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Old Apr 07, 2007, 03:46 PM
Cut the yellow wire
CarreraGTSCS's Avatar
United States, NJ, Trenton
Joined Jan 2004
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Changing RX's from 72mhz to 75mhz

Hello all,

I was wondering if anyone knows where I can have a few older Futaba AM receivers on 72mhz converted to 75mhz? I have an old Ace Sub Commander radio and only one receiver for it and I'd like to equip a few more projects with RX's to match the Sub Commander. I have a newer radio on 75mhz FM but I still like the old Sub Commander and I'd like to use it more.

Any suggestions would be appreciated.

Thanks,
Mike
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Old Apr 07, 2007, 07:33 PM
Registered User
Hunt County, Texas
Joined Sep 2005
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Radio South used to do it.

JM
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Old Apr 07, 2007, 10:20 PM
Drydock Captian
Massey's Avatar
Spanaway, WA
Joined Jul 2006
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It would not be worth the $$$ to have them converted. New Rxs only cost $60- $120 depending on how many channels. You would pay at least that for a tech to make the conversion and your stuff would still be old and who knows how well it will work after getting some attention from a soldering iron.

Massey
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Old Apr 07, 2007, 11:51 PM
"day ain't over yet-"
der kapitan's Avatar
Western N.Y. winemaking country
Joined Jun 2005
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Quote:
Originally Posted by Massey
It would not be worth the $$$ to have them converted. New Rxs only cost $60- $120 depending on how many channels. You would pay at least that for a tech to make the conversion and your stuff would still be old and who knows how well it will work after getting some attention from a soldering iron.

Massey
Massey's right, though regretfully.

Electronics have advanced at a rate that some of us old guys can't keep track of, and I have found that some of my radios, though legal, can blitz
out several narrow bands when I use them.

I'm not about to trash perfectly good (to me) radio systems, but I can understand that a conflict with the old and the really new exists.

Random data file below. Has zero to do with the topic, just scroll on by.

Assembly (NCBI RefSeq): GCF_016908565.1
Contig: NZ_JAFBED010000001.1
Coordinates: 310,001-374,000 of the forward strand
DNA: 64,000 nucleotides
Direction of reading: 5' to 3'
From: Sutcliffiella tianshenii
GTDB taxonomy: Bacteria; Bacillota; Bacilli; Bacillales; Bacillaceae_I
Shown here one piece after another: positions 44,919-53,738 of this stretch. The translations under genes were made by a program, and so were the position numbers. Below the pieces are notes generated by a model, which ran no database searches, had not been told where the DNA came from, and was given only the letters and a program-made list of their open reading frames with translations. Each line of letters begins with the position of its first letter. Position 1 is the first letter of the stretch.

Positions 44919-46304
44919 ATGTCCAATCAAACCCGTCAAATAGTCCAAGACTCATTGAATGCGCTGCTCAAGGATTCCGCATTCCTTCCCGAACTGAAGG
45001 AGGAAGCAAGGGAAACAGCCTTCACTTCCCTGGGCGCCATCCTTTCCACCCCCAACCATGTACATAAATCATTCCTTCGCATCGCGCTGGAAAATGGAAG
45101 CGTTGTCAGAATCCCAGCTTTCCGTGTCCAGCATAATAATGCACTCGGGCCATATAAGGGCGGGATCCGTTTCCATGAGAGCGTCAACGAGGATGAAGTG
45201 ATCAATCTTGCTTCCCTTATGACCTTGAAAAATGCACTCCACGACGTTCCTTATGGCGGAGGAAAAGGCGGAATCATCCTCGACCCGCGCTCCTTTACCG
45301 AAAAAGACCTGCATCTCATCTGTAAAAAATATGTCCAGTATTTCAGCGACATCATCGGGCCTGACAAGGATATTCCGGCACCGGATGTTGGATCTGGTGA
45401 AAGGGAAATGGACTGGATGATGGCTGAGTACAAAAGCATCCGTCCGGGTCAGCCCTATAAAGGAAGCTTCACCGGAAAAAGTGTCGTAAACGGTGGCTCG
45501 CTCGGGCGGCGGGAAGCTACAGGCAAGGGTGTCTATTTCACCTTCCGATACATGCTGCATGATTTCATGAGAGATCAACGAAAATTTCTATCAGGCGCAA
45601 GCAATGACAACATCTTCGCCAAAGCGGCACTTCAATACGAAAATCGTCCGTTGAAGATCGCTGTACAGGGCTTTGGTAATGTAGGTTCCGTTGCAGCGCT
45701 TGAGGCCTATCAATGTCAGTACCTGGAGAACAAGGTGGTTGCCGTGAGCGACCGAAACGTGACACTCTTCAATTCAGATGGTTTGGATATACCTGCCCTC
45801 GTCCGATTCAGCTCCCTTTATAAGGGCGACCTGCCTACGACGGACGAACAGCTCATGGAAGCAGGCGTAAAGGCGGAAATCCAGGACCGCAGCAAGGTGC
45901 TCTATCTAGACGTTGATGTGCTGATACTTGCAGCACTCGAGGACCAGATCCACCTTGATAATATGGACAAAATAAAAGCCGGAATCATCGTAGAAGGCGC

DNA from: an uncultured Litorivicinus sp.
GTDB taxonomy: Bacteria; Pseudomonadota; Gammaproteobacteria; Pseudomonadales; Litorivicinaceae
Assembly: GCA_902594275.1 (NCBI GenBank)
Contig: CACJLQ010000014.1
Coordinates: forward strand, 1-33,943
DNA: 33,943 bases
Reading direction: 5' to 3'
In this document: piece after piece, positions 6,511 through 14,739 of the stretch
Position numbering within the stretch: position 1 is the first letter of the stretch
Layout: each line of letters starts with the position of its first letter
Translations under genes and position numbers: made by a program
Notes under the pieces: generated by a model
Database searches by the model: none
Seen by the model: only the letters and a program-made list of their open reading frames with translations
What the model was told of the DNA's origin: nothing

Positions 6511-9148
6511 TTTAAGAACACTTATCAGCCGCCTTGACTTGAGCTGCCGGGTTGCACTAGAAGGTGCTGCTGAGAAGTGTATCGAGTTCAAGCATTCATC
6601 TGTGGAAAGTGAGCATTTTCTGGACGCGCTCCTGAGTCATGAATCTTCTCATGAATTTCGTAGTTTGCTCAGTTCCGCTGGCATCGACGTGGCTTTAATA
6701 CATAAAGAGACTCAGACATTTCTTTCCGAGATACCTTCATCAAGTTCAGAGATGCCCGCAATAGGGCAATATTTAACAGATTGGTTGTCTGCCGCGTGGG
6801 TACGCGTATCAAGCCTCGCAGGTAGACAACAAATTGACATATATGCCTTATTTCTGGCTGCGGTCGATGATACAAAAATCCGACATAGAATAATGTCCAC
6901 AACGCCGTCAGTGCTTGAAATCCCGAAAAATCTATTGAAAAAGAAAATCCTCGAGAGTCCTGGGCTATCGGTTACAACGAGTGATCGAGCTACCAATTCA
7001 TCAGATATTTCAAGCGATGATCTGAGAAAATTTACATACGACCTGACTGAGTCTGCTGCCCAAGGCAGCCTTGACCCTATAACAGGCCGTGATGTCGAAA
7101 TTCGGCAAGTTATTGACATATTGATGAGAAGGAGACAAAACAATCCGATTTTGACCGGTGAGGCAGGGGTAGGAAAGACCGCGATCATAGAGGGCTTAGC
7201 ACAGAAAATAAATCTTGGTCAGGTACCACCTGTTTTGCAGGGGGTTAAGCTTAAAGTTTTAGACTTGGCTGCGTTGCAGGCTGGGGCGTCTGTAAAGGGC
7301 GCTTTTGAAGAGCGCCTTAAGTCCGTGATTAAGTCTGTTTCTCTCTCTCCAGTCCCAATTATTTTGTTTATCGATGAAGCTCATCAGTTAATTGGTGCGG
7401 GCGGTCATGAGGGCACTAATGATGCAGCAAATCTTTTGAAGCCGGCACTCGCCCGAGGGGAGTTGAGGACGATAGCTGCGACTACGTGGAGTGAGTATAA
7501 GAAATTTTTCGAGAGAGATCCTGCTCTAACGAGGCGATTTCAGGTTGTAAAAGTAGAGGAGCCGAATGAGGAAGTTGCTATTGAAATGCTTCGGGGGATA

But consider, whose fault is it?
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Old Apr 08, 2007, 12:32 AM
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Euclid, Ohio, United States
Joined Sep 2004
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Quote:
Originally Posted by der kapitan
Massey's right, though regretfully.

Electronics have advanced at a rate that some of us old guys can't keep track of, and I have found that some of my radios, though legal, can blitz
out several narrow bands when I use them.

I'm not about to trash perfectly good (to me) radio systems, but I can understand that a conflict with the old and the really new exists.

But consider, whose fault is it?
The AMA's for lobbying so hard in the late 1970's & early 1980's to get all of the "new" narrow band systems, and separation of aircraft (on 72 MHz) and surface (on 75 MHz) frequencies.

Consider the following time line for rc frequencies in the US:

1973 - 5 chanels in 27 MHz. 7 channels in 72-75 MHz; 3 are shared (72.160, 72.320, 72.960); 4 are aircraft only (72.080, 72.240, 72.400, & 75.640)

1984 - 6 channels in 27 Mhz. 72-75 MHz aircraft only (12, 38, 40, 42, 44, 46, 48, 50, 52, 54, 56, 72.240, 72.400, 75.640). 72.160, 72.320, & 72.960 are still shared between surface & air. 75 MHz for surface models only (62, 64, 66, 68, 70, 74, 76, 78, 80, 82, 84)

1988 - 6 channels in 27 MHz. The shared 72-75 MHz channels become illegal to use. 11 new aircraft channels are added to the 11 channels created in 1984 (14, 16, 18, 20, 22, 24, 26, 28, 30, 32, & 34). 4 new surface only channels added (72, 86, 88, 90).

1990 - 27 Mhz stays the same. 28 new aircraft only channels added (odd numbered channels, 11, 13, etc., and 36, 58, & 60). 15 new surface frequencies added on odd channels (61, 63, etc.)

1998 - The older wideband gear is illegal to use.

2004 - 2.4 GHz radio gear introduced - great for airplanes and surface models; bad system for diving submarines. 2.4 GHz is too high a frequency to penetrate (however slight) the water.

Back in the 1970's the Dumas resistor speed control was considered by many to be the state of the art. Electronic spped controls were $100 or more compared to the Dumas resistor costing around $25. Now that DUmas resistor is about $45, and some small waterproof ESC's are around $30. A standard servo cost about $25 back then, now you buy them for around $12.
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Last edited by CG Bob; Apr 08, 2007 at 12:50 AM.
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Old Apr 09, 2007, 07:05 AM
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Seattle, Wa
Joined Aug 2006
104 Posts
Yeah I suggest you just simply buy a new one. Im guessing would probably cost just as much to have it converted. And its just not worth all the back and shipping. Which is a real pain. Unless you have an old 9 channel radio you want to use for one hell of a multi function boat and you dont want to buy one of those new ones that are like $500 then it might be a good idea. Yeah I dont know if Radio South still does it.
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